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Structured light promises path to faster, more secure communications

Quantum mechanics is embracing patterns of light to create an alphabet that can be leveraged to build a light-based quantum network

American Institute of Physics

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IMAGE: Quantum mechanics has come a long way during the past 100 years but still has a long way to go. In AVS Quantum Science, researchers from the University of Witwatersrand... view more 

Credit: Forbes and Nape

WASHINGTON, D.C., October 29, 2019 -- Structured light is a fancy way to describe patterns or pictures of light, but deservedly so as it promises future communications that will be both faster and more secure.

Quantum mechanics has come a long way during the past 100 years but still has a long way to go. In AVS Quantum Science, from AIP Publishing, researchers from the University of Witwatersrand in South Africa review the progress being made in using structured light in quantum protocols to create a larger encoding alphabet, stronger security and better resistance to noise.

"What we really want is to do quantum mechanics with patterns of light," said author Andrew Forbes. "By this, we mean that light comes in a variety of patterns that can be made unique -- like our faces."

Since patterns of light can be distinguished from each other, they can be used as a form of alphabet. "The cool thing is that there are, in principle at least, an infinite set of patterns, so an infinite alphabet is available," he said.

Traditionally, quantum protocols have been implemented with the polarization of light, which has only two values -- a two-level system with a maximum information capacity per photon of just 1 bit. But by using patterns of light as the alphabet, the information capacity is much higher. Also, its security is stronger, and the robustness to noise (such as background light fluctuations) is improved.

"Patterns of light are a route to what we term high-dimensional states," Forbes said. "They're high dimensional, because many patterns are involved in the quantum process. Unfortunately, the toolkit to manage these patterns is still underdeveloped and requires a lot of work."

The quantum science community has made many recent noteworthy advances, both in the science and derived technologies. For example, entanglement swapping has now been demonstrated with spatial modes of light, a core ingredient in a quantum repeater, while the means to securely communicate between nodes is now possible through high-dimensional quantum key distribution protocols. Together they bring us a little bit closer to a fast and secure quantum network.

In a similar vein, the construction of exotic multiparty high-dimensional states for quantum computer has been realized, as has enhanced resolution in ghost imaging (produced by combining light from two light detectors). Yet it remains challenging to break beyond the ubiquitous two photons in two dimensions for full control of multiple photons entangled in high dimensions.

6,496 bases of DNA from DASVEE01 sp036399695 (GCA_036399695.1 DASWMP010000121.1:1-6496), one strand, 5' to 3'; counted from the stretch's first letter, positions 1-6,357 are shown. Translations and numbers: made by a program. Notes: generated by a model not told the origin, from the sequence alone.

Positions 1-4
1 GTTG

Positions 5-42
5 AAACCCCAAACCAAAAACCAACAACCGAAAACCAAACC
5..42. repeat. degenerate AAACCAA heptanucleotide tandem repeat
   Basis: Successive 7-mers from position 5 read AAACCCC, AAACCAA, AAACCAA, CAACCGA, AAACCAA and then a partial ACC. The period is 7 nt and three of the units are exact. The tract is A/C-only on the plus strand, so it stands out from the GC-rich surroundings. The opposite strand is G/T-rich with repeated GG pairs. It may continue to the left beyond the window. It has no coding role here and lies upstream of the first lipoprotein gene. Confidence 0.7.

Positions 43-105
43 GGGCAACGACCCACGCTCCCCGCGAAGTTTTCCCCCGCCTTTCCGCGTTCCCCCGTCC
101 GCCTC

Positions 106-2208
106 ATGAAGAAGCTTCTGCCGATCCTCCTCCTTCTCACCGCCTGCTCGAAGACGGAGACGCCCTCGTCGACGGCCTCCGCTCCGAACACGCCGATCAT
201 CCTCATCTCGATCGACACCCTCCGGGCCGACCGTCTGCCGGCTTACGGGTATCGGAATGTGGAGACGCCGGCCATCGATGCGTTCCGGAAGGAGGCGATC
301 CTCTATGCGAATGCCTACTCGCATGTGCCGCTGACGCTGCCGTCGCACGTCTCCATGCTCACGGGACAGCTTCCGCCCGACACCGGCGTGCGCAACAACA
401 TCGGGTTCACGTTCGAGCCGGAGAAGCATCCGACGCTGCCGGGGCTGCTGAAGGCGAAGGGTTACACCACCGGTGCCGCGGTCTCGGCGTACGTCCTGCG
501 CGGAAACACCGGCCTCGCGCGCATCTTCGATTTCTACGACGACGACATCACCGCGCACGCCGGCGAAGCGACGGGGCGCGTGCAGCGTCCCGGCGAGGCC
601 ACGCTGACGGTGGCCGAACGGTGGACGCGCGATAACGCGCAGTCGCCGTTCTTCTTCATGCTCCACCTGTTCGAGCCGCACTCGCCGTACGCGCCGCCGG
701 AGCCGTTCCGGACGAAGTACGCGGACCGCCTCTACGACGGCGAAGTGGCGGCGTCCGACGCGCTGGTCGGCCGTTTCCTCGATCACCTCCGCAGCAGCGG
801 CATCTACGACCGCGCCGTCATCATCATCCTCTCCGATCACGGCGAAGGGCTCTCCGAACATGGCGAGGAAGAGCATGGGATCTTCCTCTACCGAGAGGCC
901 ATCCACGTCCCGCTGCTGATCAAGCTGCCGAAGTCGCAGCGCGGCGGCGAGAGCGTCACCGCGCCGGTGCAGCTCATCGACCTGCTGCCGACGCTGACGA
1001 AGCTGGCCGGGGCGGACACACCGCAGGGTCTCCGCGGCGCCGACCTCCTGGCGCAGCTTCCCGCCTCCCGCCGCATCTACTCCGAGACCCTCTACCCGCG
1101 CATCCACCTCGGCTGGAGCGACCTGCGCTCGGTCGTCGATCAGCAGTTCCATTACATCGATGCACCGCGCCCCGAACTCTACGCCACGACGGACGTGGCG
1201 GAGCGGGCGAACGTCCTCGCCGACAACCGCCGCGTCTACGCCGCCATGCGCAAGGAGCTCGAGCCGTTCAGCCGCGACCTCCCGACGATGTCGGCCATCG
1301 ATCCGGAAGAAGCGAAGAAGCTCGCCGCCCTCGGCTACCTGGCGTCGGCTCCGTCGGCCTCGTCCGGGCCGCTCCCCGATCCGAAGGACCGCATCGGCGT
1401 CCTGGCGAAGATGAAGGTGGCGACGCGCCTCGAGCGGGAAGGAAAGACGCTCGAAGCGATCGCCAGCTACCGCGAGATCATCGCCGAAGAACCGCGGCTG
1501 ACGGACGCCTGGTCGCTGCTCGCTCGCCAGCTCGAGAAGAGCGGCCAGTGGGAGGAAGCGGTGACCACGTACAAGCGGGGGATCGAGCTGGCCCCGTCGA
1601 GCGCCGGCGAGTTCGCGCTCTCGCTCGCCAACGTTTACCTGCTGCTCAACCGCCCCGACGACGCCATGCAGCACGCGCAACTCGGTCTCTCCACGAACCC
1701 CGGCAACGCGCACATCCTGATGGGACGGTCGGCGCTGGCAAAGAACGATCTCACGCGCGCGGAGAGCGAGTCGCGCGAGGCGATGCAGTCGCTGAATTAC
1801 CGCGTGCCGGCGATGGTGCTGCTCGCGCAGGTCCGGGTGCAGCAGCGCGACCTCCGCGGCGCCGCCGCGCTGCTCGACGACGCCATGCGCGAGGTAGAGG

"We know how to create and detect photons entangled in patterns," said Forbes. "But we don't really have good control on getting them from one point to another, because they distort in the atmosphere and in optical fiber. And we don't really know how to efficiently extract information from them. It requires too many measurements at the moment."

Forbes and his co-author Isaac Nape helped pioneer the use of hybrid states -- another big advance. Old textbook quantum mechanics was done with polarization.

"It turns out that many protocols can be efficiently implemented with simpler tools by combining patterns with polarization for the best of both worlds," Forbes said. "Rather than two dimensions of patterns, hybrid states allow access to multidimensional states, for example, an infinite set of two-dimensional systems. This looks like a promising way forward to truly realize a quantum network based on patterns of light."

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The article, "Quantum mechanics with patterns of light: Progress in high dimensional and multi-dimensional entanglement with structured light," is authored by Andrew Forbes and Isaac Nape. It will appear in AVS Quantum Science on Oct. 29, 2019 (DOI: 10.1116/1.5112027). After that date, it can be accessed at http://aip.scitation.org/doi/full/10.1116/1.5112027.

ABOUT THE JOURNAL

AVS Quantum Science, co-published by AIP Publishing and AVS, is a truly intradisciplinary journal that reaches from its foundations in quantum science into a breadth of areas from condensed matter and atomic, molecular and optical physics, to biology, chemistry, and materials science, as well as computer science and engineering. The journal places a strong emphasis on focused and comprehensive reviews and features perspectives and original research. See https://avs.scitation.org/journal/aqs.

ABOUT AVS

AVS is an interdisciplinary, professional society with some 4,500 members worldwide. Founded in 1953, AVS hosts local and international meetings, publishes four journals, serves members through awards, training and career services programs and supports networking among academic, industrial, government, and consulting professionals. Its members come from across the fields of chemistry, physics, biology, mathematics, engineering and business and share a common interest in basic science, technology development and commercialization related to materials, interfaces, and processing. https://www.avs.org

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